Submitted by Schmersahl Treloar & Co
Internal fraud drains more than $4.7 trillion annually from global businesses, according to an estimate by the Association of Certified Fraud Examiners (ACFE).
The median loss from internal fraud at companies in the construction industry is $203,000, according to ACFE’s latest Report to the Nations. Construction experiences the fourth largest median losses of any industry (the median loss for all businesses is $117,000).
Although companies can experience pilferage from customers, vendors and other sources, employees account for the highest losses, when taking into account offenses such as fraudulent insurance claims, unauthorized time off and theft of proprietary information. Crimes can be as simple as stealing company supplies or as complex as sophisticated financial statement fraud.
More specifically, fraud by managers and key executives generates the highest dollar losses because these employees are in a good position to falsify financial, credential, work-related or test-related documents for personal gain.
Construction companies are more susceptible to corrupt business practices than other industries. This can include bribery and state capture.
What can your company do to prevent theft?
The ACFE Report found these measures are effective:
• Improve internal controls. For example, do not allow the same employee to keep books, collect funds, write checks and reconcile bank accounts. Arrange for monthly bank statements to be delivered unopened to the company owner, who should review them for unusual transactions, such as declining deposits and checks to unfamiliar parties.
• Conduct background checks on new employees.
• Arrange for fraud audits by the company’s outside accountants or an internal audit department. CPAs can conduct regular independent internal control studies of cash accounts, bank statements and other items to detect criminal activity. Surprise audits are an effective, yet underutilized, tool in the fight against fraud.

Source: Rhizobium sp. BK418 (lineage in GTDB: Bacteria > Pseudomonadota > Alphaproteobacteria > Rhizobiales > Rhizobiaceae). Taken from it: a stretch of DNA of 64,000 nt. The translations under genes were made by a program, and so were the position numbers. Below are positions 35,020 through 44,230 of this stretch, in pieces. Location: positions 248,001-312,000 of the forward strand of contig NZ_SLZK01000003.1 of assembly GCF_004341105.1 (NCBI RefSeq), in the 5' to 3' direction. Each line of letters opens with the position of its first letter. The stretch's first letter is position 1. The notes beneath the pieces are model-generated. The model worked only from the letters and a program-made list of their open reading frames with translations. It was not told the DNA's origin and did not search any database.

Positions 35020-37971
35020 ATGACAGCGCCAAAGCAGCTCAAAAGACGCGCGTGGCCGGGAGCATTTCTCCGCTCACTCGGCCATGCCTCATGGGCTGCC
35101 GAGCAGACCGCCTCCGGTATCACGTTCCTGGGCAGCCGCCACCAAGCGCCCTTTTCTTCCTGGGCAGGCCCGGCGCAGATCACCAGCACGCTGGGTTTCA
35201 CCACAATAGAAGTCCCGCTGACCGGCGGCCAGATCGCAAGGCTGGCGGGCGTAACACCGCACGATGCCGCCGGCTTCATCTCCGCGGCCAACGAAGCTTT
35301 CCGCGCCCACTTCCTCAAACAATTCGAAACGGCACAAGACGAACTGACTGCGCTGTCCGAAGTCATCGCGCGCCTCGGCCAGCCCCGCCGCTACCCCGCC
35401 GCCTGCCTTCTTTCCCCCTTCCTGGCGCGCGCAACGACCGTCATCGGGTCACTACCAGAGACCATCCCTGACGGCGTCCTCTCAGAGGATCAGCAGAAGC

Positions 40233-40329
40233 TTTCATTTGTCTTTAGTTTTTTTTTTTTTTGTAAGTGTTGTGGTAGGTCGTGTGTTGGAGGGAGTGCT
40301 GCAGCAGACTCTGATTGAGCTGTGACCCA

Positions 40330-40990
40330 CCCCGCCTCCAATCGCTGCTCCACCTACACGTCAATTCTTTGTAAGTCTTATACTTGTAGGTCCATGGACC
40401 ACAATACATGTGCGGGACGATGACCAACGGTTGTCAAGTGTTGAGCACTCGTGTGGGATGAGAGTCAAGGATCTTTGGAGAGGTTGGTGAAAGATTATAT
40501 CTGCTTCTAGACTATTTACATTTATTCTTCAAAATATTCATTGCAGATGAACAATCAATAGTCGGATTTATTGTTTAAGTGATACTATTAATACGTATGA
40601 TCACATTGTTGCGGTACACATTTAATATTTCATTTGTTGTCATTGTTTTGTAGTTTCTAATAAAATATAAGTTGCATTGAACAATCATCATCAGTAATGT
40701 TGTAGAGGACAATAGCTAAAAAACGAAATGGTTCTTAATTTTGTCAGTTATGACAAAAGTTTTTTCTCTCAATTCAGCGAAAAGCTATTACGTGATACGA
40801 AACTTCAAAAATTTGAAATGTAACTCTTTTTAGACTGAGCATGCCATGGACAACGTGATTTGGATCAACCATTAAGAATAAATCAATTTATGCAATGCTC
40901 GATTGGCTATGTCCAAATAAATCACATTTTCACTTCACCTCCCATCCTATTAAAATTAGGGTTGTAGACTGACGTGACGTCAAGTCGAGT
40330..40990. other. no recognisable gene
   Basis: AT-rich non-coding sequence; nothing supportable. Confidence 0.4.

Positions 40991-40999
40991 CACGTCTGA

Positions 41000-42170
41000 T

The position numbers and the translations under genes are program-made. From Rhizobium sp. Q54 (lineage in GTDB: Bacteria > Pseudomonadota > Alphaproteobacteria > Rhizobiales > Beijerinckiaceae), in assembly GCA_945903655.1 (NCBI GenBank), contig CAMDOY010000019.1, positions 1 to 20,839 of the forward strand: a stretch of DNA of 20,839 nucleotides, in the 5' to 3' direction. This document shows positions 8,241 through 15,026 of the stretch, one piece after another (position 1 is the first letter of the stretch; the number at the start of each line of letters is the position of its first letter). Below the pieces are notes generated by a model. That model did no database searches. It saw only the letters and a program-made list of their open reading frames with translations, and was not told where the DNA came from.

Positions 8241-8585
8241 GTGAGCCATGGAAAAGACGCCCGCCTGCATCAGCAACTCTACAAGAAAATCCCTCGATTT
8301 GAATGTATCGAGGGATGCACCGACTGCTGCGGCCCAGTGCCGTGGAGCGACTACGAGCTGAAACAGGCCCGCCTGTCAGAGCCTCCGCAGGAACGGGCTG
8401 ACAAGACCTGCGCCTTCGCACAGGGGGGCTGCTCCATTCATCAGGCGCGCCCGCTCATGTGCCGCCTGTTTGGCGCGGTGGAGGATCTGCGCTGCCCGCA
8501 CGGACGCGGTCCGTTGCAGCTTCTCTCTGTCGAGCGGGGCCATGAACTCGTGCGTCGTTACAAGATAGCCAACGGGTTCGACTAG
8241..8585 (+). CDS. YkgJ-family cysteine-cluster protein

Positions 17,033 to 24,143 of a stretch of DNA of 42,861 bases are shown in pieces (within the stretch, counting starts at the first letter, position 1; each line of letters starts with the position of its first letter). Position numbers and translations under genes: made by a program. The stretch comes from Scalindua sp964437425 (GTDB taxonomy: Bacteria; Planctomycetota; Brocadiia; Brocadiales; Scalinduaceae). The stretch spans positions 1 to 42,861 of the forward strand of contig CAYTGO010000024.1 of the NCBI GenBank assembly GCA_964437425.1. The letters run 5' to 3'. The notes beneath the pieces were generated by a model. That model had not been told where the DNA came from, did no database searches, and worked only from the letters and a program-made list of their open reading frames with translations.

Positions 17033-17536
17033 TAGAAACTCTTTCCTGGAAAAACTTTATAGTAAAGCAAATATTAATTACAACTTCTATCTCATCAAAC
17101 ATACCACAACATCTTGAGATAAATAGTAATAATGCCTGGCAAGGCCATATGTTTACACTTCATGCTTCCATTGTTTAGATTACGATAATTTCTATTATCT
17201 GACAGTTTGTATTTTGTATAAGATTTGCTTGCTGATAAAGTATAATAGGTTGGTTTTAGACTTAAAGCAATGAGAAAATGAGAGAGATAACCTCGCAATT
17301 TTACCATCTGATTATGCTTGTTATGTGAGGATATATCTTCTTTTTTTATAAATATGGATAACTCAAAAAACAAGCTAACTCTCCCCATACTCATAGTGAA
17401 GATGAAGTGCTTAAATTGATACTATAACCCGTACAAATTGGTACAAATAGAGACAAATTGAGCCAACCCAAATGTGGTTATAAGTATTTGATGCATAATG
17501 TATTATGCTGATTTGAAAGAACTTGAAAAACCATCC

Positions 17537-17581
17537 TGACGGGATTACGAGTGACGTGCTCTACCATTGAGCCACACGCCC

• Be willing to prosecute perpetrators. Some organizations that were victimized by fraud didn’t report the cases to law enforcement because: they were afraid of bad publicity; reached a private settlement; wanted closure; or considered internal punishment sufficient.
• Provide ethics training for employees. Educate staff members about the possible sources of fraud and consequences, such as the loss of jobs, raises and profits.
• Institute anonymous fraud reporting mechanisms, such as hotlines. Fraud is commonly discovered through tips from employees, vendors, customers or other sources. These people are frequently in a position to see violations of company policies or excessive personal spending by colleagues.
• Install workplace surveillance devices. For example, a video camera monitoring a loading dock where theft is suspected.
• Look for behavioral red flags including the perpetrator living beyond his or her means and having financial difficulties. They can also involve an unwillingness to share duties, a “wheeler-dealer” attitude, divorce or family issues, addiction problems, refusal to take vacations and an unusually close association with vendors or customers.
• Globally, more than two-thirds of all frauds are committed by men. In the United States, men committed an estimated 73% of all frauds.
• Globally, the median loss was also higher when committed by men ($125,000) as compared with women ($100,000).
• Losses tend to rise as the perpetrators’ tenure with the organization increases.
• Small businesses are especially vulnerable because of a lack of basic internal control measures.
— Source: 2022 Report from the Assn. of Certified Fraud Examiners
Examine Workplace Environment
One important factor in whether or not employees steal is their attitudes. Employees who feel they are treated fairly by their company are less likely to commit fraud. Many offenses are committed by people who hold grudges and are looking for revenge.
Take a zero tolerance stand on fraud. With a few basic procedures in place, internal business theft can be significantly reduced — or even eliminated — so your construction business can flourish. Ask your accounting firm for more information.